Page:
Nesta’s debut makes for quite a star-studded affair at Stade Saputo

0 Comments
source: AP
Defender Alessandro Nesta slips on his new jersey after signing with the Montreal Impact soccer team, Friday, July 6, 2012, in Montreal. (AP Photo/The Canadian Press, Paul Chiasson)

MONTREAL – Tim Cahill won’t play at Stade Saputo tomorrow when New York visits Montréal, but with the much anticipated MLS debut of former Italian international Alessandro Nesta slated for tomorrow’s 7:30 p.m Eastern kickoff, the Impact’s match with the Eastern Conference-leading Red Bulls won’t lack for star power.

Consider Nesta, Kenny Cooper, and Sebastien Le Toux are not even designated players. Nor is this year’s number one draft pick, Andrew Wenger, who is expected to see some playing time as he returns from injury. Likewise, Matteo Ferrari – a former Italian international – could see time. Rafa Marquez’s calf will keep him sidelined, but two other designated players, Thierry Henry and Marco Di Vaio, will be the focal points of their teams’ attacks.

Star-studded affairs may be becoming more frequent in Major League Soccer, but Saturday’s game will be one of the league’s brightest in the league’s recent history.

For the Impact, who expect one of their best crowds of the season at Stade Saputo, the number of names above the title are irrelevant. Seven points behind Chicago for the East’s final playoff spot (with the Fire holding three matches in hand), Montréal needs a run to extend their first MLS season beyond 34 games.

“At this point in the season, it’s a game that we feel like it’s important to win,” captain Davy Arnaud said after Friday’s practice. “[The Red Bulls] have a lot of players who are dangerous … it’s going to be a big challenge for us.”

“I think we have a lot draw on,” head coach Jesse Marsch said, his team having been outscored 7-2 in two losses to New York this season. “We feel like in both those games we still had very good moments.”

Seven goals allowed speaks for itself, though, and with New York having added Le Toux since the teams met on May 19, Marsch is happy to have his best defenders available.

“Alessandro, Nelson [Rivas], Matteo and Andrew [Wenger]” will be available, Marsch confirmed, adding his team’s first draft pick to the list. “Having all four of those guys back in our team is a big plus.

“We know that those guys are going to be key guys and they’re going to help us.”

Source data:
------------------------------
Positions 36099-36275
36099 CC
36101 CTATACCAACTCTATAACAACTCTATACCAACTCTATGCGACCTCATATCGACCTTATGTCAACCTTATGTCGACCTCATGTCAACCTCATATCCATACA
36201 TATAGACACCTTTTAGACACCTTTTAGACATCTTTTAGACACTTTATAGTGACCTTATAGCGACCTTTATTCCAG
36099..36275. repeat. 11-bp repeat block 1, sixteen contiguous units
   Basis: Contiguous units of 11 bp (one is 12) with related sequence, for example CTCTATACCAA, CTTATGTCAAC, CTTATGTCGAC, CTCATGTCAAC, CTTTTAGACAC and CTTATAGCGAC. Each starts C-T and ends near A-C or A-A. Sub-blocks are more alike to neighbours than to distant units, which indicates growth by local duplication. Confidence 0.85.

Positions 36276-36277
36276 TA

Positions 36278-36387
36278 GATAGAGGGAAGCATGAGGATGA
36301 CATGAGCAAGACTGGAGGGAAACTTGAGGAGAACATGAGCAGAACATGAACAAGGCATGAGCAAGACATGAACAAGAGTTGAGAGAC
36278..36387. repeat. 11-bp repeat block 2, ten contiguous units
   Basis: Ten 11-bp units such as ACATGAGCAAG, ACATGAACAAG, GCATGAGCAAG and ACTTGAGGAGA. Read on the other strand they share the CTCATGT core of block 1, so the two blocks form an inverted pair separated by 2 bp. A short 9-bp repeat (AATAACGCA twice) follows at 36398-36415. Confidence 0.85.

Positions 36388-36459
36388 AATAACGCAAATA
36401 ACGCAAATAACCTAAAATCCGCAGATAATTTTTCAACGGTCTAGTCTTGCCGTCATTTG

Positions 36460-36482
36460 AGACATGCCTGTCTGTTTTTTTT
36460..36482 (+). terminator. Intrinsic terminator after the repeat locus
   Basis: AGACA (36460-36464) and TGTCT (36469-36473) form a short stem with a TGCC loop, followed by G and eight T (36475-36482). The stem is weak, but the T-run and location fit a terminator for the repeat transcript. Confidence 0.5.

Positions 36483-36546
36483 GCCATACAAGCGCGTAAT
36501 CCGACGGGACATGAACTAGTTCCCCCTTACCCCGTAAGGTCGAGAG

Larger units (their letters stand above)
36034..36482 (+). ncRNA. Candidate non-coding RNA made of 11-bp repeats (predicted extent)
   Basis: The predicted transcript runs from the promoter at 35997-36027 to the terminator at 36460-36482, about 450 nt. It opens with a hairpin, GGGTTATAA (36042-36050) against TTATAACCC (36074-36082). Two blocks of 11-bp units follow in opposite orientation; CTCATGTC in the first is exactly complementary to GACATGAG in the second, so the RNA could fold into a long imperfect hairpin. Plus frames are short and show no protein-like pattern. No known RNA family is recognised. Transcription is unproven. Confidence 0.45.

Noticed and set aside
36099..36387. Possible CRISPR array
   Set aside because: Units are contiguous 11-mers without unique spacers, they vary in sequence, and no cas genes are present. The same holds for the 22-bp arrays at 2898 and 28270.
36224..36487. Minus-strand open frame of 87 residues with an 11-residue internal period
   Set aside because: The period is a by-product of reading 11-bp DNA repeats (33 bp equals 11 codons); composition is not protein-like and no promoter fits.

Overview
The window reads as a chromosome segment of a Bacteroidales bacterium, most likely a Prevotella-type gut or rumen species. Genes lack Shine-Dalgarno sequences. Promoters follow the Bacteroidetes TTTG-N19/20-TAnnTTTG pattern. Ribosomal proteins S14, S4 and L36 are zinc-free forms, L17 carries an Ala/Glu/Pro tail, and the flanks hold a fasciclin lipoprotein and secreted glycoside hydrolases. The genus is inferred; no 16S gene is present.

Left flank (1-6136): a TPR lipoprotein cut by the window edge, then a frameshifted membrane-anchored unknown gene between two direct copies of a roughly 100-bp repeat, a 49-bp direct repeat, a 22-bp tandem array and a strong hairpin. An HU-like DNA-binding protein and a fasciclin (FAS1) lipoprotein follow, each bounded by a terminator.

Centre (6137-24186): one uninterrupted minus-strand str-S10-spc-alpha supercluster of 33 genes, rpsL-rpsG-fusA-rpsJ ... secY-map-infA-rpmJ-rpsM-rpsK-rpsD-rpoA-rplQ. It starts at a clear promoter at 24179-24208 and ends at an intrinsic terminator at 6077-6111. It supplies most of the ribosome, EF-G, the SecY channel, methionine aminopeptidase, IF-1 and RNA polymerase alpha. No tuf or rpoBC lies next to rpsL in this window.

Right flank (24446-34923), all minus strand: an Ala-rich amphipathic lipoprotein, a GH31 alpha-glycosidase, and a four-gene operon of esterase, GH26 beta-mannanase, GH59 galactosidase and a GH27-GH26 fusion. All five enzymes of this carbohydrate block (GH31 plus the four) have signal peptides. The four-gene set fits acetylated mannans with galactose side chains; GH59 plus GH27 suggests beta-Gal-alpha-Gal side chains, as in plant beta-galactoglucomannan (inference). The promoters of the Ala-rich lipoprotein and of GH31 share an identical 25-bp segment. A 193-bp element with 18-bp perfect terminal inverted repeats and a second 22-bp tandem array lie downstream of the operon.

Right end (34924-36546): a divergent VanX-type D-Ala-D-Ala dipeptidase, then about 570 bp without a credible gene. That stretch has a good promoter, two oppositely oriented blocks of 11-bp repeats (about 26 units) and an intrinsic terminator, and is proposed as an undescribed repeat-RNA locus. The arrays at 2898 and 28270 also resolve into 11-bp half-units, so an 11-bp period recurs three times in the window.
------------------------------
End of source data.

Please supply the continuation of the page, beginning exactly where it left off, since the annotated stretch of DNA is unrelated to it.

Ferrari, speaking of his own potential return, confirmed Nesta and Rivas are set to start.

“I talked with the coach. He said they were going to start with Nelson and Alessandro because they are more fit … I think I will have 30 minutes, or something like that.”

Regardless of who starts, the focus will be on set pieces, both defending and executing in attack. Montreal spent the final part of Friday’s practice working on them, and with Zarek Valentin still “another couple of weeks” away from returning from injury (according to Marsch), Houssan Camara at right back will keep one of the Impact’s better players on set pieces in the team.

But Camara alone won’t solve a problem which has become multi-faceted.

“It’s not giving bad fouls and bad set pieces,” Marsch said, trying to explain the problem. “It’s the mental focus. It’s the execution, the physical execution on the field, the communication.”

Fixing the problem, however, requires balance.

“What we don’t want to do is emphasize it so much that now we just start to panic every time we have a set piece. We still want to have [confidence in] how we do things, how we’re going to approach it, and how we’re going to deal with it.”

“I think what we went through today, it was a good exercise. I expect us to be ready.”

Thankfully for Montréal, they won’t have to be ready for a fully loaded Red Bulls’ team. Marquez will be out, while Tim Cahill is unlikely to receive his P-1 visa in time to make the trip to Stade Saputo. But even without two designated players, New York’s firepower asks an eternal question in game preparation: How much does a team adjust their own approach for the team they’re facing?

“You always want to stay true to what you’re good at and who you think you are,” Marsch explained. “I don’t think you want to take it so far so that you’re only thinking of what they do, but you certainly have to address it within the group.”

Once New York’s latest piece is available, Marsch sees balance as Red Bulls’ biggest concern, a concern with which he can empathize:

“Their major challenge now is how to use all of them, how to balance the team out. For us, we have a similar situation where now we feel like we have some really strong center backs … You don’t want to throw off the rhythm and the balance that [the players] established as a team, but you should also [focus on] how do you get your best players on the field, how they can make plays, and how they can make the difference for you.”

Those concerns will be on Marsch’s mind Saturday, with Nesta available while three players retur from injury. Trying to get each of them time, managing substitutions will be an issue for Marsch, which is why a Di Vaio-Wenger pairing may be relegated to a late-match solution.

“We just have to be careful with how many [players] we put on the field from the start that we’re not sure if they can make 90,” according to Marsch. “That’s the major consideration now when we’re thinking about things. But I expect all four of Rivas, Nesta, Ferrari, and Wenger to factor in tomorrow.”